What was the best book you've read all year? Tell me all about it!
GP: I've been reading almost exclusively YA this year and I read almost exclusively contemporary, at that. I think my two favorites have been Stupid Fast, by Geoff Herbach (man, I love that guy) and And Then Things Fall Apart, by Arlaina Tibensky. I love them both for the same reason -- how strong the voices are and how quirky, funny, and poignant the main characters are. I cared so much about Felton (Stupid Fast) and his trials and tribulations were both heartbreaking and laugh-out-loud funny. Plus, teen boy book with great, authentic male lead in real, relatable situations, I mean, we so need more of those. And Keek's (...Things Fall Apart) sarcastic, hilarious, wiser-than-her-years voice had me breathless with its clever, pitch perfect ramblings, and wishing I had written her. Plus, And Then Things Fall Apart has a whole Bell Jar thing going on, making me desperate to reread the classic, so total bonus! I mean, who could ask for more than that?
On another note, and it's almost unfair to mention it, but I am re-reading The Book Thief and it continues to astonish me with its unique, remarkable and heartbreaking brilliance.
What was your favorite thing you wrote?
GP: I've been working on an upper YA manuscript called In Sight of Stars -- it's pretty dark, although funny and hopeful in parts, and there are a few scenes that took my breath away when I finished them. But I'm not ready to share any of that.
On another note, I wrote a Halloween-ish blog post about Whoppers (TM) malted milk balls which is a take-off on Poe's The Raven. And every time I read it, it entertains me. So let's go with that. You can read that here if you want: http://ghpolisner.blogspot.com/2011/10/Halloween-riff-sugar-rush.html. And join my blog, too, while you're there. :)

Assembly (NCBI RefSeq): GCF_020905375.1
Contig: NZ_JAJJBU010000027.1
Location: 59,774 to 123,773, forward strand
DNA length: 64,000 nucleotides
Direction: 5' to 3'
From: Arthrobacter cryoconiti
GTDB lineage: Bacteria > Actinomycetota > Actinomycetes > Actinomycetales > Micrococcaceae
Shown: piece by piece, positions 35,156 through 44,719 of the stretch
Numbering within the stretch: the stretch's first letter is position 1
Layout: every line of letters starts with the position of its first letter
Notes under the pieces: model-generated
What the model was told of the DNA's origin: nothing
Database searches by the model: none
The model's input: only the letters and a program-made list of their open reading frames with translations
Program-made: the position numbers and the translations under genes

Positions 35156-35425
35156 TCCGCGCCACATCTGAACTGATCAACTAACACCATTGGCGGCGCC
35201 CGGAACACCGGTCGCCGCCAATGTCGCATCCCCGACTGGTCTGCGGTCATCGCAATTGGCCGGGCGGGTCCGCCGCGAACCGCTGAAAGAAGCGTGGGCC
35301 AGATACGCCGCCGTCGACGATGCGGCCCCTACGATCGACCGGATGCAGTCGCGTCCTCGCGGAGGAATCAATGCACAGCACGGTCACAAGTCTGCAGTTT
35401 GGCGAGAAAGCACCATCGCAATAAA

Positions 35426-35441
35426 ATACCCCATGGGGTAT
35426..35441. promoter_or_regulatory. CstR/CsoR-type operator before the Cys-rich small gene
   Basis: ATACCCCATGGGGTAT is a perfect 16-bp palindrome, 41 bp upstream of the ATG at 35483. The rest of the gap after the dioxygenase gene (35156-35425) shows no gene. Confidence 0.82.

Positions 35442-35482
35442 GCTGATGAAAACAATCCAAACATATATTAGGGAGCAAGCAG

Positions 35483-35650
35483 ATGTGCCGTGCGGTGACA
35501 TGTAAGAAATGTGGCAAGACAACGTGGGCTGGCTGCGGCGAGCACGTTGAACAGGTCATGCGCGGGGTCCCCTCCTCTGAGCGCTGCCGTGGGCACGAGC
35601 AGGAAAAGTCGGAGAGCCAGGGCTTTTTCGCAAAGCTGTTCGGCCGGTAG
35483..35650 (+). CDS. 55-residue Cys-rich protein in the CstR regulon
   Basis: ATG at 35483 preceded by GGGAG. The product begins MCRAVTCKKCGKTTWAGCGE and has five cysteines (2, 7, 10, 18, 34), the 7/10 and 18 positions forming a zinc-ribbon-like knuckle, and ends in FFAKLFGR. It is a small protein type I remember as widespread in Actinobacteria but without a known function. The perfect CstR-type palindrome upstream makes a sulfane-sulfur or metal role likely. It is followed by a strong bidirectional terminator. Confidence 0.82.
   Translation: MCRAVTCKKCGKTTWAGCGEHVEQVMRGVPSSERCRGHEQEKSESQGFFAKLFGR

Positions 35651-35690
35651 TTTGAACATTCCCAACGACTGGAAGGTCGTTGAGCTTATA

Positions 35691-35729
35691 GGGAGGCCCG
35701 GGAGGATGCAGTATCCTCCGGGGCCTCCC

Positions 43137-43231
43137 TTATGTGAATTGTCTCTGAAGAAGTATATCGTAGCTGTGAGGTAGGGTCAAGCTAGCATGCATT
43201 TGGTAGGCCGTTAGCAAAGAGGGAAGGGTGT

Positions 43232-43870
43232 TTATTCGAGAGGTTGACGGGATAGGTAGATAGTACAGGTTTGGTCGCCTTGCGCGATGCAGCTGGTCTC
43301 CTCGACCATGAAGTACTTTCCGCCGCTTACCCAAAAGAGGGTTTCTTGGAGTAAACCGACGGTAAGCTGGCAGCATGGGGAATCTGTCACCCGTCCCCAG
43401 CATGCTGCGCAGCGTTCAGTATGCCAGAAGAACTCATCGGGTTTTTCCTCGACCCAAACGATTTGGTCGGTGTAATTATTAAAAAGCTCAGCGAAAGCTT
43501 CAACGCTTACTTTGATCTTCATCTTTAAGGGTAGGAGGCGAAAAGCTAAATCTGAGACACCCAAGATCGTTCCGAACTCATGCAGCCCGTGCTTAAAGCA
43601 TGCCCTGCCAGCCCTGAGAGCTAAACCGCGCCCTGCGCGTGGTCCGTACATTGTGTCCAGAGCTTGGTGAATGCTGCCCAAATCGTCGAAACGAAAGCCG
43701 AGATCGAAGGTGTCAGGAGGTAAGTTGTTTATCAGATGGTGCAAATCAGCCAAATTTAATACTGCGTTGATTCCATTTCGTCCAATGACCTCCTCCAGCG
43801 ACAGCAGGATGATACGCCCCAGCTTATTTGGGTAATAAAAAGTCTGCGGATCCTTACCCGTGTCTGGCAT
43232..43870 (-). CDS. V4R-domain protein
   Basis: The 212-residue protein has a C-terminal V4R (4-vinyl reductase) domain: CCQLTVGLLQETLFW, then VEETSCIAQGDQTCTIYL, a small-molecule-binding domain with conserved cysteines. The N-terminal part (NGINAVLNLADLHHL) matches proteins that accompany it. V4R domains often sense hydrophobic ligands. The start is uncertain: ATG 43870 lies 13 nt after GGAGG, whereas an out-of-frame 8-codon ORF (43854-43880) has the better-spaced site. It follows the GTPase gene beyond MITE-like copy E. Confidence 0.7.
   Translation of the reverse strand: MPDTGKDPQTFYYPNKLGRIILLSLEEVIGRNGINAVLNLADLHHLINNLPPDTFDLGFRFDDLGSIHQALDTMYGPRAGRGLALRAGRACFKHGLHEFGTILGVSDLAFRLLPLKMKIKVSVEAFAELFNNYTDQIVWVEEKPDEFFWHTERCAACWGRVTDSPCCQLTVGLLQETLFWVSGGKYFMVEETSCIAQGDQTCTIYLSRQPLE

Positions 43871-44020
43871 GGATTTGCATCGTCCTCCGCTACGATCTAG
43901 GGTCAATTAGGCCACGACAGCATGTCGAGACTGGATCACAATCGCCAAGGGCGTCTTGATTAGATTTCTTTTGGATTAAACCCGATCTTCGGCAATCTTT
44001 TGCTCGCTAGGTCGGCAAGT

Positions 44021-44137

What was your biggest writing struggle, and how did you overcome it?
GP: Probably just that self-doubt we all get after years and years of rejection (on top of the self-doubt we'd already feel without ANY rejection piled on). For me, having my kids helped. I wanted to prove to them that you could keep getting knocked down, told "no" after "no" after "NO!" and still succeed. So, I kept going. I mean, that wasn't this year, I guess, but pre-book deal. But this year, too, has been rife with writing struggles, and rejections, and learning how to handle the occasional less than stellar review, or the rejection of a next book idea. My kids still motivate me. I try to take the same advice I'd give them. Get knocked down, cry and stomp for a bit, then get back up, kill the tears, and keep going.
What can we expect from you in the new year?
GP: My brand new, shiny and wonderful agent, Jim McCarthy is excited about my current manuscript, Frankie Sky. I've just turned in my revisions to him and, so, hopefully, it's about to go out to publishers (I'm moving houses for long, boring reasons) so I have to shop again as if I were a new writer. Keep your fingers crossed for me.
Write down your 'Writing Resolution of 2012!'
GP: "Facebook less. Write more." Yeah, you're right, that ain't never going to happen. Hmmm. "Write more. Write better." How about that one? ;)